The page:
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The two major party candidates for Virginia governor didn’t pull any punches in their first formal debate of the campaign.

While discussing their plans for the economy and major issues like transportation spending and taxes, both Republican Ken Cuccinelli and Democrat Terry McAuliffe peppered the debate with negative attacks on one another, from their opening statements to the final minutes of the 90-minute forum.

Libertarian candidate Robert Sarvis was not included in the debate, which was hosted by the Virginia Bar Association at The Homestead resort in Hot Springs Saturday morning.

“My opponents spent most of their time arguing who is the bigger ‘crony-ist,’ and giving us the same vague pablum and bickering we expect from Republicans and Democrats,” Sarvis said in a released statement, reacting to the debate. “If I had been included in the debate, voters would have heard a much more honest and adult conversation on the issues that matter the most to them.”

Staying true to the themes of their respective campaigns, Cuccinelli strove to portray McAuliffe as a union-backed Washington insider who has no experience in Virginia government.

McAuliffe repeatedly highlighted Cuccinelli’s positions on social issues, which he says are out of step with Virginia voters, and questioned the attorney general’s ethics in relation to gifts he received from a business owner.

Both candidates say they are putting the state’s economy first.

Going into the debate, McAuliffe had a slight edge in the polls and a significant edge in fundraising. He has raised more than $12.6 million so far in this campaign, compared to Cuccinelli’s $7.7 million.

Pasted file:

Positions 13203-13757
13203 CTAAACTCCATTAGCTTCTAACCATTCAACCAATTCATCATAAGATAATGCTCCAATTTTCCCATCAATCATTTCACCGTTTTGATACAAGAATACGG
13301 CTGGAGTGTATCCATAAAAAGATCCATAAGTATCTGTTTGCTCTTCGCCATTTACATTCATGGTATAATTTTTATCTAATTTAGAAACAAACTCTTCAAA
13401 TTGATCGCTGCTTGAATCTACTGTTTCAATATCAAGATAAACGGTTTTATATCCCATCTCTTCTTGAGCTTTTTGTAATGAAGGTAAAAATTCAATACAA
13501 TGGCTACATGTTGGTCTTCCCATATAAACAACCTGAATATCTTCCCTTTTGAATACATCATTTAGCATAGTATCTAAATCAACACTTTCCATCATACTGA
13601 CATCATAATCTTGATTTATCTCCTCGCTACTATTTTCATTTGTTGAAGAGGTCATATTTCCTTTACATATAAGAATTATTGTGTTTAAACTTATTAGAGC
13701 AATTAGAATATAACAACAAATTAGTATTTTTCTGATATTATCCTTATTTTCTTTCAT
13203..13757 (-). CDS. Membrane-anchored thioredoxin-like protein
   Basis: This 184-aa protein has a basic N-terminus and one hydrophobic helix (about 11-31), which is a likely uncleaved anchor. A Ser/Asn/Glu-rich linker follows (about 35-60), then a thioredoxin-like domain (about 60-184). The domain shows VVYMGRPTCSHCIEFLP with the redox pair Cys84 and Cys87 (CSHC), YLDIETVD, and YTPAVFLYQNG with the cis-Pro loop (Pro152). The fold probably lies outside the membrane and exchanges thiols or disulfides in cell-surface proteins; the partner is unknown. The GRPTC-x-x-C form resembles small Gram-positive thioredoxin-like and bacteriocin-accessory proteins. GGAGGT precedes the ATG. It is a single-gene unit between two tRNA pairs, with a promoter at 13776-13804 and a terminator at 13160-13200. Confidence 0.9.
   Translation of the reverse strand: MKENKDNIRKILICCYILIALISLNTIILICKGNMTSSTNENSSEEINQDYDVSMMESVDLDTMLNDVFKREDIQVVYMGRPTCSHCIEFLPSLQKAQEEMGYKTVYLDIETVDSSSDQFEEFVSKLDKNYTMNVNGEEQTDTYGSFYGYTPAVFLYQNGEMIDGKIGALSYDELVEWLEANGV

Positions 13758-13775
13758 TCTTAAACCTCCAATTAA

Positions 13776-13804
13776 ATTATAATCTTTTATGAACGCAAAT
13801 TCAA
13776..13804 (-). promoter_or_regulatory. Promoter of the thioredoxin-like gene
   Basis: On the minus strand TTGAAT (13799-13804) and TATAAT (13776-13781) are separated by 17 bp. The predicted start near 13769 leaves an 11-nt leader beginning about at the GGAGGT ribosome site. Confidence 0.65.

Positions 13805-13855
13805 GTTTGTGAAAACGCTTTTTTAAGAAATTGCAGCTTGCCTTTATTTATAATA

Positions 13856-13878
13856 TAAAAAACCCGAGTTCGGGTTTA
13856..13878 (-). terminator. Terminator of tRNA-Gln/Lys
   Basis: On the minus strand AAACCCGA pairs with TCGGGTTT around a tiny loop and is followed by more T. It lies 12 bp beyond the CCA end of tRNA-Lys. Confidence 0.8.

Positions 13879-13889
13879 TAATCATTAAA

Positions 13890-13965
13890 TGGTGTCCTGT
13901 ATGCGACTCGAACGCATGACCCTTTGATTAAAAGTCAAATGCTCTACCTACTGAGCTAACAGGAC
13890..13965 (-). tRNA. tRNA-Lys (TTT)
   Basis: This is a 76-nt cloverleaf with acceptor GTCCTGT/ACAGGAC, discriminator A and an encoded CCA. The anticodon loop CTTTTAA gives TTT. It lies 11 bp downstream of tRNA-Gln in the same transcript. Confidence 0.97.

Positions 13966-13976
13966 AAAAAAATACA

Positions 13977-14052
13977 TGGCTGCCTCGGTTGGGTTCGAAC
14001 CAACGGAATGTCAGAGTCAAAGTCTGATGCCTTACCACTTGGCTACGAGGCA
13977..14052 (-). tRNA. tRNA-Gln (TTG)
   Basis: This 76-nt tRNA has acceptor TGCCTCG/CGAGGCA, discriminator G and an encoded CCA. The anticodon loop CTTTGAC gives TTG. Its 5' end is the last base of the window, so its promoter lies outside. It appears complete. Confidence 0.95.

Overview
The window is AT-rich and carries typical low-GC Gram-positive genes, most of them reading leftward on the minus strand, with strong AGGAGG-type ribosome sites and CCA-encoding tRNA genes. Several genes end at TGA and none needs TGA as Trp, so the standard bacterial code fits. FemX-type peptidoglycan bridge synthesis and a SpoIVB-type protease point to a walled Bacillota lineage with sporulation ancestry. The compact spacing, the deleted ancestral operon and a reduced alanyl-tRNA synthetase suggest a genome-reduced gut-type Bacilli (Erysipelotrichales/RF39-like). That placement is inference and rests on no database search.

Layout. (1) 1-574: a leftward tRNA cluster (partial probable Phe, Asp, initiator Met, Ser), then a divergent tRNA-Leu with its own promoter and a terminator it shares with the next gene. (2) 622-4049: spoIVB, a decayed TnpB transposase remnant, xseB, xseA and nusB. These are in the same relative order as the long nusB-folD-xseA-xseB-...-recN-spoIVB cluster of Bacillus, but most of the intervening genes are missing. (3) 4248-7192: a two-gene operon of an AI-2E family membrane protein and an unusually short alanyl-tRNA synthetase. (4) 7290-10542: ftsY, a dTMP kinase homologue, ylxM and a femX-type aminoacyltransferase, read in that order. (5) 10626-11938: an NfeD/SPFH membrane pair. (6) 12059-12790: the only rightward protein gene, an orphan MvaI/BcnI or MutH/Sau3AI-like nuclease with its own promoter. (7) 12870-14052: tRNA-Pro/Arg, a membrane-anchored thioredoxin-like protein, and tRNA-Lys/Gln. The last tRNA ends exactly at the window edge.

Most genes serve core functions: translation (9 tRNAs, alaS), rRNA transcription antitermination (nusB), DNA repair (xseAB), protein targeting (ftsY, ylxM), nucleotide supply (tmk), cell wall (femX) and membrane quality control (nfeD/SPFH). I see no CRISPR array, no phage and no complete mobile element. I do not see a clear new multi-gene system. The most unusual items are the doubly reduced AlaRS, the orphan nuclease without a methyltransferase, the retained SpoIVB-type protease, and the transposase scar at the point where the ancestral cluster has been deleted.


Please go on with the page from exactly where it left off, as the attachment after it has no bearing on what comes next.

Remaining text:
As Cuccinelli has noted at other campaign appearances, he has a track record of winning elections against opponents who out-spend him.

Two of the three polls conducted in July show McAuliffe with a four-percentage-point edge over Cuccinelli, while a third had Cuccinelli up by 6 percent.

In terms of bolstering the state’s economy, McAuliffe’s plan calls for improving the state’s educational programs, both at the K-12 level and by offering more workforce training through the community colleges, and diversifying the economy so Virginia is less dependent on federal spending.

He also said there is a need to improve broadband access and transportation in the rural areas of Virginia in order to make those areas attractive to businesses.

McAuliffe said Cuccinelli’s positions on social issues would be harmful to the state’s attempts to recruit businesses to locate here. McAuliffe claims that Northrop Grumman nearly reversed its decision to relocate its headquarters in Fairfax after Cuccinelli wrote letters to all of the state’s colleges and universities telling them they cannot adopt policies that prohibit discrimination based on sexual orientation.

“There are consequences to mean-spirited, hateful comments,” McAuliffe said.

Cuccinelli did not dispute McAuliffe’s account of the Northrop Grumman relocation during the debate, instead turning the focus to McAuliffe’s decision to locate a manufacturing facility he was involved with in Mississippi, instead of Virginia.

“The only person who has driven business out of Virginia is you, You put Terry first,” Cuccinelli said.

For his part, McAuliffe said he made the choice that was best for his business.

The main component of Cuccinelli’s jobs plan involves reducing taxes for middle-class families and small business owners, which he believes would stimulate economic growth.

As is his standard practice at campaign events, he offered few other specifics in his remarks, but directed debate viewers to his website to read about his jobs plan in more detail.

Cuccinelli said he would fund the tax cuts by cutting spending and closing tax loopholes, although he says he won’t determine which ones until he is in office.

“I think that the minute that you start naming one versus the other, you abandon the process,” he said. His process would require industries that benefit from tax incentives to demonstrate that they are good for all Virginians, not just a single industry.

McAuliffe also declined to get very specific on how he would fund his initiatives, even though debate moderator Judy Wooduff pressed both candidates to do so. McAuliffe also cited closing tax loopholes as a possible source of funding.

kschumitz@fairfaxtimes.com